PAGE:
Notebookcheck

Sony Xperia X and X Compact security updates now rolling out

Sony Xperia X and X Compact security updates now rolling out
Sony Xperia X and X Compact security updates now rolling out
The patch addresses over 100 known security holes for the two major smartphones from the Japanese manufacturer with Android 7.1 still in the works.

Working For Notebookcheck

Are you a loyal reader of notebookcheck? Are you a techie who knows how to write? Then join our Team!

Especially wanted: 
Review Editor - 
Details here
News Editor - Details here

 

 

 

 

As reported by the official Xperia Blog, an OTA security patch (34.2.A.2.47) for both the Xperia X and X Compact smartphones is now available to download. Xperia X owners may have to wait a week or so before the usual update notification popup will appear. Alternatively, owners can manually check for updates via the Settings menu to force the update.

The security patch squashes 102 known bugs in the Xperia X and X Compact Android operating system including 31 critical ones. The last security update from Sony was in January of this year where the manufacturer addressed 93 security holes. As for the promised Android 7.1 Nougat update, however, Xperia X and X Compact owners will have to continue to wait.

Android Nougat 7.0 is already available on most high-end Xperia X and Xperia Z smartphones. The notable exceptions are the Xperia XA and XA Ultra phablet that were promised to receive the big Android upgrade before the end of Q1 2017. In fact, Sony has already launched the successors to the XA series with the Xperia XA1 and XA1 Ultra.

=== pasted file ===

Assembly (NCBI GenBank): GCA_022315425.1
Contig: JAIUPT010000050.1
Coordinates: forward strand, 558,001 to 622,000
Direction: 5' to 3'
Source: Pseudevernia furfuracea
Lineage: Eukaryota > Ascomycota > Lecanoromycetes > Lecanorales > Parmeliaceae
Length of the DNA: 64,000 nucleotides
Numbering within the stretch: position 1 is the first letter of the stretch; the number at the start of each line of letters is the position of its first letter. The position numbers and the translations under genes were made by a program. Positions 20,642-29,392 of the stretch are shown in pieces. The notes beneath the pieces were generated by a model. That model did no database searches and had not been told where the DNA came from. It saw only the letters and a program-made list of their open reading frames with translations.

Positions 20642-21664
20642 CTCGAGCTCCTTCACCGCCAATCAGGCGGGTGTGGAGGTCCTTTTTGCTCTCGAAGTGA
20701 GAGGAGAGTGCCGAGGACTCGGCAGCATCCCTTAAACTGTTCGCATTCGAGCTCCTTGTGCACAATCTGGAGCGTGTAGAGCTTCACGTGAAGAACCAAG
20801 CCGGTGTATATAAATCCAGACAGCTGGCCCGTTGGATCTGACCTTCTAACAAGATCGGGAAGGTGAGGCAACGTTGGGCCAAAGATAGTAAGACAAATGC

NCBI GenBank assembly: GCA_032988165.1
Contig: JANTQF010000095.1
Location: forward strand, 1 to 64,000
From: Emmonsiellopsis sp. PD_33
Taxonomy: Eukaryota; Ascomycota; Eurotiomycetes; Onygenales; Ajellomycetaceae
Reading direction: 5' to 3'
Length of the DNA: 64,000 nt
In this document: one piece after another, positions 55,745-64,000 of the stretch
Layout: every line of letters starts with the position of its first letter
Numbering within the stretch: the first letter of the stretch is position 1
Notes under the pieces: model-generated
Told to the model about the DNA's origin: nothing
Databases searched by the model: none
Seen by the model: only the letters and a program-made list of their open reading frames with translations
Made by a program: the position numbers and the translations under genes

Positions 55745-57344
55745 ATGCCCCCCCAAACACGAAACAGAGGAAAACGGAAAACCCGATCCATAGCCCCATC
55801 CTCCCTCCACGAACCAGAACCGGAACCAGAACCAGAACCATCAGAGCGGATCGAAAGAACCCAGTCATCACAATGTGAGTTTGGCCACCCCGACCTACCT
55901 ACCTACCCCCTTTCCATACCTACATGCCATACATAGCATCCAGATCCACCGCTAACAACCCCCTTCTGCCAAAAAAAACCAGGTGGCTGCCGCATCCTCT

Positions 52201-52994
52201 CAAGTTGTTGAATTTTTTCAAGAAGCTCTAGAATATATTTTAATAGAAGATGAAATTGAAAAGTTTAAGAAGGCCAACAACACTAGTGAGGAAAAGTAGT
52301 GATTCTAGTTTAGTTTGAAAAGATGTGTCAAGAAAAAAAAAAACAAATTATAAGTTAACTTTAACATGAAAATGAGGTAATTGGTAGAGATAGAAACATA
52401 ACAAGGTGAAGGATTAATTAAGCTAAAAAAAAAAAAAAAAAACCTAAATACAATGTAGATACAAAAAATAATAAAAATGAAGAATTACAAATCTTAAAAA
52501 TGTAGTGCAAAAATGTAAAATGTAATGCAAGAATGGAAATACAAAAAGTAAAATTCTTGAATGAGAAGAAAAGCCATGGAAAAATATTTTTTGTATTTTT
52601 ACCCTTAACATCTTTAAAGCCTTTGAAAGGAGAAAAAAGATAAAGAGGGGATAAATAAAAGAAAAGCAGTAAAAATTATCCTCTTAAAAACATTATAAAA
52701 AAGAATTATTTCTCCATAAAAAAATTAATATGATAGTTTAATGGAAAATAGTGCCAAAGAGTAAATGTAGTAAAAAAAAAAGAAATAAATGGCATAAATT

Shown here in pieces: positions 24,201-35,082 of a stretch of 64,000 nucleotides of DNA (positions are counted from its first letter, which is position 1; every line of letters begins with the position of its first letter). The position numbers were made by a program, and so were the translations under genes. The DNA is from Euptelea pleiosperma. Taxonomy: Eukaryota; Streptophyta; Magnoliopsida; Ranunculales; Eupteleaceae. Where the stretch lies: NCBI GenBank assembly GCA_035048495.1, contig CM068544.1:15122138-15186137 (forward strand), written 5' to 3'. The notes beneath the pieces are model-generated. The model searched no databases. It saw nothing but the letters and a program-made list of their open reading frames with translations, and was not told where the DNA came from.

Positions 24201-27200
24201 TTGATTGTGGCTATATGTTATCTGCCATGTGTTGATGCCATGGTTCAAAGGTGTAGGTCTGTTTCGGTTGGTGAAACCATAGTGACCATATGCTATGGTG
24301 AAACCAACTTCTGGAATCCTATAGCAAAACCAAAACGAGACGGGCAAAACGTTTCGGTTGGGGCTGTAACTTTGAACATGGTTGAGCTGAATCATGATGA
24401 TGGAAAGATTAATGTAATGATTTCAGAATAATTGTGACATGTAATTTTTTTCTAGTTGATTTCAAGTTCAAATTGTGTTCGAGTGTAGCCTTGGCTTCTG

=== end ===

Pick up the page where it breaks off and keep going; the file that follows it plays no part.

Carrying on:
Source(s)

static version load dynamic
Loading Comments
Comment this article:
Please share our article, every link counts!
> Notebook / Laptop Reviews and News > News > News Archive > Newsarchive 2017 04 > Sony Xperia X and X Compact security updates now rolling out
Allen Ngo, 2017-04-17 (Update: 2017-04-17)
Allen Ngo

Allen Ngo - US Editor in Chief
After graduating with a B.S. in environmental hydrodynamics from the University of California, I studied reactor physics to become licensed by the U.S. NRC to operate nuclear reactors. There's a striking level of appreciation you gain for everyday consumer electronics after working with modern nuclear reactivity systems astonishingly powered by computers from the 80s. When I'm not managing day-to-day activities and US review articles on Notebookcheck, you can catch me following the eSports scene and the latest gaming news.